President Clinton told U.S. troops on Sunday that recent provocations from both Iraq and North Korea demand "we must remain vigilant."
On his first visit to the Korean Peninsula since April 1996, Clinton met with American soldiers, sailors and Marines near one of the world's most hostile borders and pressed his warning against North Korean nuclear proliferation.
"Lately signs of danger have intensified with incursions from the North, provocative missile tests and the question of a suspected underground (nuclear) installation," Clinton told troops at Osan Air Base. "So we must remain vigilant. And thanks to you we are."
Although recent U.S. attention has focused on the threat from Iraq and its weapons program, the tensions with North Korea because of its suspected nuclear ambitions "remain an area of great concern," Clinton said.
"Our ability to succeed in promoting peace is uniquely due to the fact that we can back up our diplomatic efforts when necessary with military strength and that depends on you," Clinton said.
Clinton won South Korea's support on Saturday for confronting North Korea over a suspected nuclear site, and he warned the North's communist leaders not to squander an historic chance to make a lasting peace on the peninsula, reports CBS News White House Correspondent Bill Plante.
President Kim Dae-jung, appearing with Clinton at a news conference, pledged that his government would "spare no effort in supporting the U.S. endeavor" to resolve the nuclear question. He called for full access for U.S. inspectors at a North Korean underground facility and said the North must constrain its development and exports of missiles.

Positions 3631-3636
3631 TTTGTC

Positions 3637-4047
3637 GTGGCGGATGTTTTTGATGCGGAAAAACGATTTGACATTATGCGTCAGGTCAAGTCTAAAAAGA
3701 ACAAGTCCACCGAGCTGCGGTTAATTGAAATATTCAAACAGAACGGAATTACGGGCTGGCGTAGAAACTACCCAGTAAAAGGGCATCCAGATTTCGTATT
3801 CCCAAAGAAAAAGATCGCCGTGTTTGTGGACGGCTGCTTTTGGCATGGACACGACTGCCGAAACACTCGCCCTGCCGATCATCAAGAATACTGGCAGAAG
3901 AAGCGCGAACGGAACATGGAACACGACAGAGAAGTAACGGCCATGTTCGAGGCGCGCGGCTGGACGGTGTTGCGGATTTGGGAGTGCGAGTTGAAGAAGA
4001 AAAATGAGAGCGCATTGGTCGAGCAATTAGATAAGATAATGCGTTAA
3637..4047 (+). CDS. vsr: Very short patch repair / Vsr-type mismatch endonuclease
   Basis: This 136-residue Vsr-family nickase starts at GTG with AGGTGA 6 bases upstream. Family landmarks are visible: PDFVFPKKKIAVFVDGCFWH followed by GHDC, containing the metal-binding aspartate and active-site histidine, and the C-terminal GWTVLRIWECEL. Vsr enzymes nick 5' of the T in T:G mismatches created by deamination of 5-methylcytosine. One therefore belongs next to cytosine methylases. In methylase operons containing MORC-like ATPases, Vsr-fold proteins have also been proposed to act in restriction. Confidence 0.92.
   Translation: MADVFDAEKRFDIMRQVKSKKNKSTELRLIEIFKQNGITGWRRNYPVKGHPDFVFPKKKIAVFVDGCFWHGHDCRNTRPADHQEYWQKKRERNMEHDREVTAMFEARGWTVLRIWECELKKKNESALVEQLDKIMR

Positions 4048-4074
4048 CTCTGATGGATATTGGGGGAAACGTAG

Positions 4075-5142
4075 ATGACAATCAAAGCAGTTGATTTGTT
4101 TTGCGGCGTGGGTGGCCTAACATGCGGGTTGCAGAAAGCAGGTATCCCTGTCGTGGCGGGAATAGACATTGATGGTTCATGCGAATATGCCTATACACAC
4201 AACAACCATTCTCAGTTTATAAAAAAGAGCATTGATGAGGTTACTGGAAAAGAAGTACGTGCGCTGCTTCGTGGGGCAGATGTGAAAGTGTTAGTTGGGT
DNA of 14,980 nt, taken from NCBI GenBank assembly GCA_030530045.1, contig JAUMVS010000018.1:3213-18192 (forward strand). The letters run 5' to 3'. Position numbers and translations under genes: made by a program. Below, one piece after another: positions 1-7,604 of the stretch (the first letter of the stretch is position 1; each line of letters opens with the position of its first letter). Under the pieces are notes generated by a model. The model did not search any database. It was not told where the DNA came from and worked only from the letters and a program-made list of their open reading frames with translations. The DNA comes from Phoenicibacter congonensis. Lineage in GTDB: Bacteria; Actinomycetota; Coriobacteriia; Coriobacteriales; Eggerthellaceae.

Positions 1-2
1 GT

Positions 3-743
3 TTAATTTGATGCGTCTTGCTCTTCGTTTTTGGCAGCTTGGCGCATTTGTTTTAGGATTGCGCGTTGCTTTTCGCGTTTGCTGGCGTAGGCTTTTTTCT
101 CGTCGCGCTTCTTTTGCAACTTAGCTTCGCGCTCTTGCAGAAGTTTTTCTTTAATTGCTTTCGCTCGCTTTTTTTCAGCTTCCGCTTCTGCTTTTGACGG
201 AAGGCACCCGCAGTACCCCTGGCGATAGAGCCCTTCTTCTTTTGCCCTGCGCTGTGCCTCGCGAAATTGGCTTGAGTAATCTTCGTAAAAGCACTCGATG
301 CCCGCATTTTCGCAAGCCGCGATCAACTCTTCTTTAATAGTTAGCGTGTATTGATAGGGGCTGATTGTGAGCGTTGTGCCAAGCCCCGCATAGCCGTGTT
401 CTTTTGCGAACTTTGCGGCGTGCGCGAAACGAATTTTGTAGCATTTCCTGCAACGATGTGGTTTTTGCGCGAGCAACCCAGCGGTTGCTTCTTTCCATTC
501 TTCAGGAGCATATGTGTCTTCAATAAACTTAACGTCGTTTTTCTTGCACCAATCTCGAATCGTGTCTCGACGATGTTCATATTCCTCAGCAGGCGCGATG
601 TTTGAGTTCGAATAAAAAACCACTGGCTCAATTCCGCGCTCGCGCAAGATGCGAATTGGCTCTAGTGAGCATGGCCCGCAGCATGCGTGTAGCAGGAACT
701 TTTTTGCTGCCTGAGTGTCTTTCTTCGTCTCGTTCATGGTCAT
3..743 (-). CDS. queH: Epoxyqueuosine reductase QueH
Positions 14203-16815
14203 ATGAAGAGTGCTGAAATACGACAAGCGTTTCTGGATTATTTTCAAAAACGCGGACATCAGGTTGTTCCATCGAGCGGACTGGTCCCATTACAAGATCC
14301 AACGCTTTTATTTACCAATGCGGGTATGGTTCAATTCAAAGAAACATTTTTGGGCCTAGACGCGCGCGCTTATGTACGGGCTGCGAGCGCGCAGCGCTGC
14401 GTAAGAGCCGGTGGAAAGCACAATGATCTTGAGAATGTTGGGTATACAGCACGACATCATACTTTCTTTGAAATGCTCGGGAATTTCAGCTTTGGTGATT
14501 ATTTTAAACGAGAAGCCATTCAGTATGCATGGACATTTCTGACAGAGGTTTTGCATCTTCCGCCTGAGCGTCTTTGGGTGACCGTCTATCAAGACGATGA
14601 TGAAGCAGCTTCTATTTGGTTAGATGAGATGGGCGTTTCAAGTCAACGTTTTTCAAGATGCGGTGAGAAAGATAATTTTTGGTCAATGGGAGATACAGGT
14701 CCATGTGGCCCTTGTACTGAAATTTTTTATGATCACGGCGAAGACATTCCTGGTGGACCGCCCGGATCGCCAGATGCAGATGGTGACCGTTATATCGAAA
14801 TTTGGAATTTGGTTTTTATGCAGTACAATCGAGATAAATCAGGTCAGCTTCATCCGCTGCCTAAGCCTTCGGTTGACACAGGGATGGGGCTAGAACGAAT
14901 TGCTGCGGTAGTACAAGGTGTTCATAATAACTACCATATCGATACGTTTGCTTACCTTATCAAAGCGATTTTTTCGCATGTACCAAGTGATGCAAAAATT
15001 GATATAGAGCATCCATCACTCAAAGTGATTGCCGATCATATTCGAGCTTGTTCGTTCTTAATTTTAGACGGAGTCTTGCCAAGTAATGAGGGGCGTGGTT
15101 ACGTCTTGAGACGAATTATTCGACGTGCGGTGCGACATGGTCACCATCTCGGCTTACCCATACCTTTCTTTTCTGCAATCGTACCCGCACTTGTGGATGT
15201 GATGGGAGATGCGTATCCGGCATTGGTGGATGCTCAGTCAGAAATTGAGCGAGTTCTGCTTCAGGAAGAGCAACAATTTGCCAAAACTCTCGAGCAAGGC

Clinton also held a roundtable discussion with business leaders Saturday to hear their prescriptions for putting the Korea's economy back on track.
Economics and security are Clinton's twin themes on a five-day Asia trip that began in Japan and ended with a stop in Guam on Monday.
Clinton acknowledged that U.S. intelligence officials are not yet certain that the suspicious underground construction project in North Korea is nuclear-related. But he said the North risks closing the door on cooperation if it refuses a U.S. inspection of the site.
"It raises a strong suspicion," Clinton said Saturday at a joint news conference with Kim at the Blue House, the presidential mansion overlooking the capital. "We need access to it."
In meetings this week in North Korea, U.S. officials were rebuffed after requesting to see the suspicious underground site.
The foundation of U.S. efforts to ease North Korea's decades-long hostility toward the South is a 1994 "agreed framework" in which the North halted its nuclear weapons program in exchange for a Western commitment to build modern nuclear energy sources there. That deal would be shattered if the underground site turned out to be a clandestine nclear project.
Preliminary North-South peace talks -- which were hoped could produce a treaty to replace the a shaky 1953 armistice -- would also be in jeapordy.
Kim, who has moved South Korea to a "sunshine" policy of engaging North Korea on cultural and economic fronts, said his government firmly supports Clinton on the nuclear issue.
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